Insider’s tip: Spend an afternoon in Port Fuad and then head back (via ferry) to Port Said in the early evening for the perfect day trip itinerary.

6. Suez Canal Authority Building

The Suez Canal Port Authority building stands white over the water with glistening pale blue domes.

This magnificent building rises over the canal with its intricate facade and azure-colored domes.

Built in 1895, the building first welcomed the Khedive’s guests, royalty and heads of state for the inauguration of the Suez Canal. Then it was taken over by the British during World War I and used as a headquarters of the British army during their rule in Egypt.

In 1956, Egyptian president Gamal Abdel Nasser nationalized the canal and the Egyptian flag was famously raised over the building as the British made their final exit from Egypt.

Today the Suez Canal Authority Building does all the admin work that keeps the canal running smoothly.

You’ll get the best views of the building from the ferry into Port Fuad, where you’ll pass the facade rising above the waters.

7. Al Salam Mosque

The tall mosque at Port Fuad rises up over a cloudy sky. It's entirely white with two very tall minarets.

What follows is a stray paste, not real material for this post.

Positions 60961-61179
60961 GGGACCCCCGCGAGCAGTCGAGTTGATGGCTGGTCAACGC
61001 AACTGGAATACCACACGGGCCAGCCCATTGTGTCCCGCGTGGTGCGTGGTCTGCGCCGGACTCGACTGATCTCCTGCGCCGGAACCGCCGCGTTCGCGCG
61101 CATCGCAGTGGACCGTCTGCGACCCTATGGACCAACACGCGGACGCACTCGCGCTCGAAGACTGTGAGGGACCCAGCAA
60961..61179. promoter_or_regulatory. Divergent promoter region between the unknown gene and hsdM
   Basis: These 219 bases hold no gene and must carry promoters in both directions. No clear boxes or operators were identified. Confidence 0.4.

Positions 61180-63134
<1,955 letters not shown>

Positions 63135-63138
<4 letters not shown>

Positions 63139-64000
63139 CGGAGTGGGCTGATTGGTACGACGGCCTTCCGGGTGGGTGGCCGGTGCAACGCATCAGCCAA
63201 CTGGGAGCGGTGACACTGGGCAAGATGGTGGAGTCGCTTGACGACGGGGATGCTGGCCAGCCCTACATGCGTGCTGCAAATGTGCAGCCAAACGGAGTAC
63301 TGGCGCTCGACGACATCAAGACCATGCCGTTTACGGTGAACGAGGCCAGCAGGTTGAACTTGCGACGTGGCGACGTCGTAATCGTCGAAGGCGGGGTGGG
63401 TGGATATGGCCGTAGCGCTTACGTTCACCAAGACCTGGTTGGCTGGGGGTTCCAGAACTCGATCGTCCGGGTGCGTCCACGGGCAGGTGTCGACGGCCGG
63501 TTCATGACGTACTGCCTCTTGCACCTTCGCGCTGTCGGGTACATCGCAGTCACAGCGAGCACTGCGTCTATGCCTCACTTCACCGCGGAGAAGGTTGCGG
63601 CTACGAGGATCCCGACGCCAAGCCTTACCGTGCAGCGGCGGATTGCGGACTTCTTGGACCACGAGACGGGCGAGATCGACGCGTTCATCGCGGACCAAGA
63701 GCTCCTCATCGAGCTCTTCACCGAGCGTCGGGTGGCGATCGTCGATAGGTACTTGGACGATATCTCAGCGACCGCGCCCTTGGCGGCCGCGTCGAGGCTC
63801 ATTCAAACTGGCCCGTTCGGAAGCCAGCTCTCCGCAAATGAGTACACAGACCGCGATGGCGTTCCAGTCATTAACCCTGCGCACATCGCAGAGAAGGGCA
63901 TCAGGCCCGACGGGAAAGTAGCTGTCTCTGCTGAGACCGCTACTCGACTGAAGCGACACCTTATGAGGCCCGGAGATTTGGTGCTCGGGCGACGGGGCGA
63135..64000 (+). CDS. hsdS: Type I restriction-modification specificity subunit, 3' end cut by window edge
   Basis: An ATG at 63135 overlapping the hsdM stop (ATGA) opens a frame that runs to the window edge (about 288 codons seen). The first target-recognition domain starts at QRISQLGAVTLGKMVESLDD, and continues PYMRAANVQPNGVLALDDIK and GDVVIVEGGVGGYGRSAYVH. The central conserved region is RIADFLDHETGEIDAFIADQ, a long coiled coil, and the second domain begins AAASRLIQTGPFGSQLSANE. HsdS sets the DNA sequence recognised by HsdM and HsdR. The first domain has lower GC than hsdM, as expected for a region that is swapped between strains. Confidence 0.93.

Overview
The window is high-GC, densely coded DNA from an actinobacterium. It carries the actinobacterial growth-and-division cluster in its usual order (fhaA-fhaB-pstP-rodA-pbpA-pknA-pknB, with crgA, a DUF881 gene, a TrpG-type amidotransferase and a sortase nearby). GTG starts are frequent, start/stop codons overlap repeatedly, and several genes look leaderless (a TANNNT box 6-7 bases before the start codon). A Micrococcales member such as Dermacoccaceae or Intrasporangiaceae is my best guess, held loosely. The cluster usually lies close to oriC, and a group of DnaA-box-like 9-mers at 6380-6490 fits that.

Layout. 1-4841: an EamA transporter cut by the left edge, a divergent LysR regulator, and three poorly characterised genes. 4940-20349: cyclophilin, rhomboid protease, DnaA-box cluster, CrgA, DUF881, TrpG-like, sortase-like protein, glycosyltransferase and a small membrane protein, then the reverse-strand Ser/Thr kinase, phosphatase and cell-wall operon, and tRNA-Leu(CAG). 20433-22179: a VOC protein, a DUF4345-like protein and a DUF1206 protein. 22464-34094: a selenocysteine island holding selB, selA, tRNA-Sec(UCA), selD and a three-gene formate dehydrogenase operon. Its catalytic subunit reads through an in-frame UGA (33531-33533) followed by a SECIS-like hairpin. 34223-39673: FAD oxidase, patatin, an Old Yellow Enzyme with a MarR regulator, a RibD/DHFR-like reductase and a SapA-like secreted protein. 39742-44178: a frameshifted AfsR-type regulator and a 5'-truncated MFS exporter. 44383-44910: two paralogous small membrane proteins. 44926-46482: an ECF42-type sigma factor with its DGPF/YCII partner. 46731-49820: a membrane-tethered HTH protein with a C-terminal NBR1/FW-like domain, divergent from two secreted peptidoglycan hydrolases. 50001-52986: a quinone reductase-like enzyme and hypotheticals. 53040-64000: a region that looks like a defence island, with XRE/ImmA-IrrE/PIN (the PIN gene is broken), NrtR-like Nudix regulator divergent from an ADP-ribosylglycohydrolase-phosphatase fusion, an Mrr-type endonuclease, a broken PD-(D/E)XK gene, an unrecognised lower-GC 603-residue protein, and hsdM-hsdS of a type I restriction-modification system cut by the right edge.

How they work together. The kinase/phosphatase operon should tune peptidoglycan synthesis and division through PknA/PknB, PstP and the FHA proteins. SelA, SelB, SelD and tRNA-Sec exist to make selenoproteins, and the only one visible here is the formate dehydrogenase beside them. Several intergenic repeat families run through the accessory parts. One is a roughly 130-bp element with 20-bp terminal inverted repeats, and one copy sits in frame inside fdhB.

This magnificent mosque dominates the skyline at Port Fuad with its two massive white minarets and grand facade.

Built in 1906, it was Port Fuad’s first mosque and recalls the brilliance of Egypt’s royal past.

8. Seafood dinner

A plate of seafood in Port Fuad that includes shrimp and a slice of orange on a plate covered with foil.

Two large pieces of fried fish rest on a plate alongside some orange slices and a green salad in Port Fuad.

After you cross the canal into Port Fuad (the ferries are free and come along frequently) head for ElGendy Sea Food, another popular eatery where you can eat at its breezy outdoor gazebo.

I recommend the boulty, cooked to juicy perfection, or the well-seasoned curry shrimp.

The seafood in this part of Egypt is unbeatable so get it fresh while you’re there at the city’s countless eateries and elegant restaurants.

9. Explore historic villas

A historic villa in Port Fuad in Egypt has an ornate roof and wooden balcony and a facade painted bright white.

A historic villa in Port Fuad in Egypt has an ornate roof and wooden balcony and a facade painted bright white.

Take a stroll through Port Fuad’s historic housing district lined with villas, verandas and vibrant gardens.

The villas were built to house the staff working on the Suez Canal. And the seaside colonial architecture is a remnant of the city’s past, when it was home to engineers and managers who oversaw the massive construction project.

Port Fuad’s historic district is the prettiest part of town – and I love a long leisurely stroll exploring the side streets with their old street signs, verandas and wildflowers in bloom.

A historic villa in Port Fuad in Egypt has an ornate roof and wooden balcony and a facade painted bright white.